Brussels (Brussels Morning) EC head Ursula von der Leyen stressed the importance of sex-based hiring policies at the European Women on Boards’ Gender Diversity Award.
Von der Leyen recalled how she had “fought to have the first ever gender-balanced College of Commissioners”. She went on to note that “all research and economic studies show that companies that embrace diversity are more successful”, according to a press release issued Wednesday.
“It has been ten years since the Commission proposed to set a target of 40% for women on boards of publicly-listed European firms”, she said, citing how EC efforts to introduce sex-based hiring practices across the EU have been blocked for a decade.
Voluntary measures had failed to bring “the change we need”, she said, while insisting that the EC wants more women on the boards of large companies.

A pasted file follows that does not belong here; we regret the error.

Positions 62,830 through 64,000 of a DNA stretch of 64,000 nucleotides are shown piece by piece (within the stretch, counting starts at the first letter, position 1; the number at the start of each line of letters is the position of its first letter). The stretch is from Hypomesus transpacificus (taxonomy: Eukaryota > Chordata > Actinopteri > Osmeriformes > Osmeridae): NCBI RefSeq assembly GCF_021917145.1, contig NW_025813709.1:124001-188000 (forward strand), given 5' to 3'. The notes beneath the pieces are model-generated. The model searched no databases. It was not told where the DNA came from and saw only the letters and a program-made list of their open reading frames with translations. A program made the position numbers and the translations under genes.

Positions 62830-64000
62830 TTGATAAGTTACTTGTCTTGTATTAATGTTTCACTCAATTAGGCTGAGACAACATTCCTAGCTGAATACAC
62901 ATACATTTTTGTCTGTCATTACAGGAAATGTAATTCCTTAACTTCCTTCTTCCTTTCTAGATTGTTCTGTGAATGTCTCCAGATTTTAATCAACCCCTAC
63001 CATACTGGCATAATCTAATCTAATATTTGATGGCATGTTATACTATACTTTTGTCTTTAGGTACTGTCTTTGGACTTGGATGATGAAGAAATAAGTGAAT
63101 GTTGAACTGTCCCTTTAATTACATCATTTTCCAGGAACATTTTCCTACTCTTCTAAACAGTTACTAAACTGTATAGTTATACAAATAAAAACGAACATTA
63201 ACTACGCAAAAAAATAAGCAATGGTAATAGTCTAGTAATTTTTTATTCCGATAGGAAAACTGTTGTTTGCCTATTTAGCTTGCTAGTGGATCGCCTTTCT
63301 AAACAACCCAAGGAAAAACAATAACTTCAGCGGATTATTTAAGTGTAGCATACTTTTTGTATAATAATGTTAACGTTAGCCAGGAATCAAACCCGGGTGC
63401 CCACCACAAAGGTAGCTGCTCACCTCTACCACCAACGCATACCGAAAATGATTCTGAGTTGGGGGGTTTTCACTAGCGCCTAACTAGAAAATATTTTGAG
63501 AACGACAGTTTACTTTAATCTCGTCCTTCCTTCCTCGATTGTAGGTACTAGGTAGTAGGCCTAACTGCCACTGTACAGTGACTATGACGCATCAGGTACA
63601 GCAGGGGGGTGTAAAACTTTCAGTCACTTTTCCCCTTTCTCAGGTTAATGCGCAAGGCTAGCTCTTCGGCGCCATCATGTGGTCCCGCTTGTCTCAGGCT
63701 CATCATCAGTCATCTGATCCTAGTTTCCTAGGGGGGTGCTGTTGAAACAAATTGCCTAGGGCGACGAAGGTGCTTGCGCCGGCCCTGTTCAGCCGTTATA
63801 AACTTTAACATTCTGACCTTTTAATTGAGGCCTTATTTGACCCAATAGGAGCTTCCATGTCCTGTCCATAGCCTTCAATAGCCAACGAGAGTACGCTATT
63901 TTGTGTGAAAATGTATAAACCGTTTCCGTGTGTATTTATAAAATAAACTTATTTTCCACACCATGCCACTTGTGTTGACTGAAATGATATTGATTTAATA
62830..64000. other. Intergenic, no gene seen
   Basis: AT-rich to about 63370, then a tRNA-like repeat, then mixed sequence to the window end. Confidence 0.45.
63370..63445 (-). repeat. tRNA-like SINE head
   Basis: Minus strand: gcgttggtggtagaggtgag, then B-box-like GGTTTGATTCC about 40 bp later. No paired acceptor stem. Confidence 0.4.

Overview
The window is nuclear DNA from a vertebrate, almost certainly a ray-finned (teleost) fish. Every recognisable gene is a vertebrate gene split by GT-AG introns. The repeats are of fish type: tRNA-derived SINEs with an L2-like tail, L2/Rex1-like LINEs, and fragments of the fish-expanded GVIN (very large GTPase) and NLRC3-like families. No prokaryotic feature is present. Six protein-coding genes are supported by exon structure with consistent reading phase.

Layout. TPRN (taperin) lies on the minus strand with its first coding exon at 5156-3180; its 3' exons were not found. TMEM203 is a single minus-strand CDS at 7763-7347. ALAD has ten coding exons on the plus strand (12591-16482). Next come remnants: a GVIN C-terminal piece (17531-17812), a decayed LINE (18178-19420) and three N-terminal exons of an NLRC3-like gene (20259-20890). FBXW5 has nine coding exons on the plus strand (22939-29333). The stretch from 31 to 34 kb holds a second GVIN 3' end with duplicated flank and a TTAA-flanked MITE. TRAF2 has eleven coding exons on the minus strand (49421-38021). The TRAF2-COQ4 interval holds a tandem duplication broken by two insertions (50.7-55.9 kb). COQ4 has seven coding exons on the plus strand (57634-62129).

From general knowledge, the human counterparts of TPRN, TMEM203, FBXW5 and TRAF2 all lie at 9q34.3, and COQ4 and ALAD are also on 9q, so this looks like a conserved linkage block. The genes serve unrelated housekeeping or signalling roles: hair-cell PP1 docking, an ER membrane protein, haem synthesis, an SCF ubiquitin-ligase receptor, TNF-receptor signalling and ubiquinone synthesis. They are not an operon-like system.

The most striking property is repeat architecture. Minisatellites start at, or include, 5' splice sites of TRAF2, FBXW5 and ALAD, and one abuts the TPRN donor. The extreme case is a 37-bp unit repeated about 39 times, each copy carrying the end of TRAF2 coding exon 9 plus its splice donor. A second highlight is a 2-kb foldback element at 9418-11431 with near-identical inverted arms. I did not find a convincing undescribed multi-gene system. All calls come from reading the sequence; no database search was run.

Close to 50% of EU member states have sex-based hiring quotas, she noted, yet a “glass ceiling” prevents women from reaching top positions in companies.
“If we look beyond boards, at the top leadership positions, just 7% of the largest European companies are led by a woman”. The EC President said she firmly believed that “as more diverse boards hire more diverse CEOs those, in turn, hire more diverse managers.”
Need for regulatory action
Saying she was dissatisfied with the rate at which “we are making progress”, von der Leyen demanded that EU member states had to make a far greater effort to push women to top positions. “We need to do much more” she stressed because “when change does not happen naturally, regulatory action is needed.”
Regulatory pressure works, she said. “The numbers speak for themselves”, she declared, as she announced plans to continue to push for sex-based hiring policies in her capacity as head of the Commission.
Von der Leyen promised to “ensure that our proposal on Women on Boards becomes EU law.” Already, she had met with MEPs and member state representatives. She was “confident that soon we will see progress” because clearly “we cannot afford to lose another ten years.”